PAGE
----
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November 24, 2007
Trek on Foot!
Long-distance hiking is incredibly romantic — the idea of spending weeks
or months at a time in some of the most beautiful backcountry areas in the
world is almost universally appealing, especially when contrasted to the
fluorescent lights, traffic jams, and overwhelming email inboxes of modern
life. But long-distance newbies need to realize that the reality of
long-distance hiking is not always pleasant: you can’t just “float” by like
you can in “the real world” — there are always miles to be walked, stormy
weather to fend off, fatigue and soreness to treat, discomforts to cope
with, etc. You have to earn the “Beautiful moments” — the sunsets, wildlife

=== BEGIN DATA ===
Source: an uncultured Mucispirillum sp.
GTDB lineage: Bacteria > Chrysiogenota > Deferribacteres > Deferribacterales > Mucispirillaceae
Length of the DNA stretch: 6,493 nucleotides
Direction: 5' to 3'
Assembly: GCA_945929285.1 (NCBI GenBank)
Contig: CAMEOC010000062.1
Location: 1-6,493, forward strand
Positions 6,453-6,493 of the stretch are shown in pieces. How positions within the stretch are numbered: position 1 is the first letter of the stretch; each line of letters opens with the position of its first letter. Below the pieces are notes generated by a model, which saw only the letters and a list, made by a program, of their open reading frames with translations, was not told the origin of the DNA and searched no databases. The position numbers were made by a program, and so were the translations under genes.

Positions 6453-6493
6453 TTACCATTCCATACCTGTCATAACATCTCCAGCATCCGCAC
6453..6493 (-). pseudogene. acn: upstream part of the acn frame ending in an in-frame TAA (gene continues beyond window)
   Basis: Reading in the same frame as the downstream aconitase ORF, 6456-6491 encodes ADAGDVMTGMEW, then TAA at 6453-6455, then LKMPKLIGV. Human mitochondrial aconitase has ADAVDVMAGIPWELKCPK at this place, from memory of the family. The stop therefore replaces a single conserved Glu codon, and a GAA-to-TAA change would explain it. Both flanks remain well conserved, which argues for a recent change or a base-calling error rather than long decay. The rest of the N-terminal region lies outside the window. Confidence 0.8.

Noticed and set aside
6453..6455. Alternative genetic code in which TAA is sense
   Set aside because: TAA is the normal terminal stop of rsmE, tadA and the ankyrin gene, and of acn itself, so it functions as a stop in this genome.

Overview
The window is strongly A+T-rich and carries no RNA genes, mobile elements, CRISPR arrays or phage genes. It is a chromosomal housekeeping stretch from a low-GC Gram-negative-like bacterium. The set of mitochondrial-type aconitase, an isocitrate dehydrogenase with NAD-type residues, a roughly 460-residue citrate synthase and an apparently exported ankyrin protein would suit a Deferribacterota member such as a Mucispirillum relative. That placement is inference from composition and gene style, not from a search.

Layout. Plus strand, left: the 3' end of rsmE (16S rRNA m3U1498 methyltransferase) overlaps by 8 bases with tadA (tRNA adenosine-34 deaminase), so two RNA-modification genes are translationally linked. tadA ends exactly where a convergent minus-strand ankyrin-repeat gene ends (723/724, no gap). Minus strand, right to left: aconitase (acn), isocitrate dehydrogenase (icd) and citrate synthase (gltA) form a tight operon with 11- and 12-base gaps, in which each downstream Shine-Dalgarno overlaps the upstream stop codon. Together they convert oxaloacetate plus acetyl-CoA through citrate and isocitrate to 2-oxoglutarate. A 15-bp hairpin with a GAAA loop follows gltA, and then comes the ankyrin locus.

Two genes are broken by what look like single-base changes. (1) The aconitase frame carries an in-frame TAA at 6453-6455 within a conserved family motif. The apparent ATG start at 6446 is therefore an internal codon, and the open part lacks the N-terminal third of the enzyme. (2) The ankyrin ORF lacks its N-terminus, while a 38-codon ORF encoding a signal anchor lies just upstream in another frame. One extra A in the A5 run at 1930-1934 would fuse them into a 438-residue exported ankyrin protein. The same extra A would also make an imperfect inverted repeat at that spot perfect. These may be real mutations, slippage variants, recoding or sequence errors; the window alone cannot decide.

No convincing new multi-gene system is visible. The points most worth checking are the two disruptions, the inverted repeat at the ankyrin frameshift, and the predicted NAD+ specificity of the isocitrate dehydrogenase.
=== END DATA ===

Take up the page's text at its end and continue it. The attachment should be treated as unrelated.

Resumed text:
encounters, 12,000-foot ridgewalks, and trail magic from generous locals.
If you understand the work-to-reward ratio of long-distance hiking, and if
you’re okay with it, you’ll have much more success and you’ll enjoy yourself
For new trekkers:
1. Familiarise yourself with all that you can read about the place.
2. Read trip reports by others
3. Develop skills, become more familiar with your gear and
maps/guidebook, and understand better the terrain and weather. Ideally go
with a more experienced backpacker who can transfer knowledge they have
learned from others and from their trials and errors.
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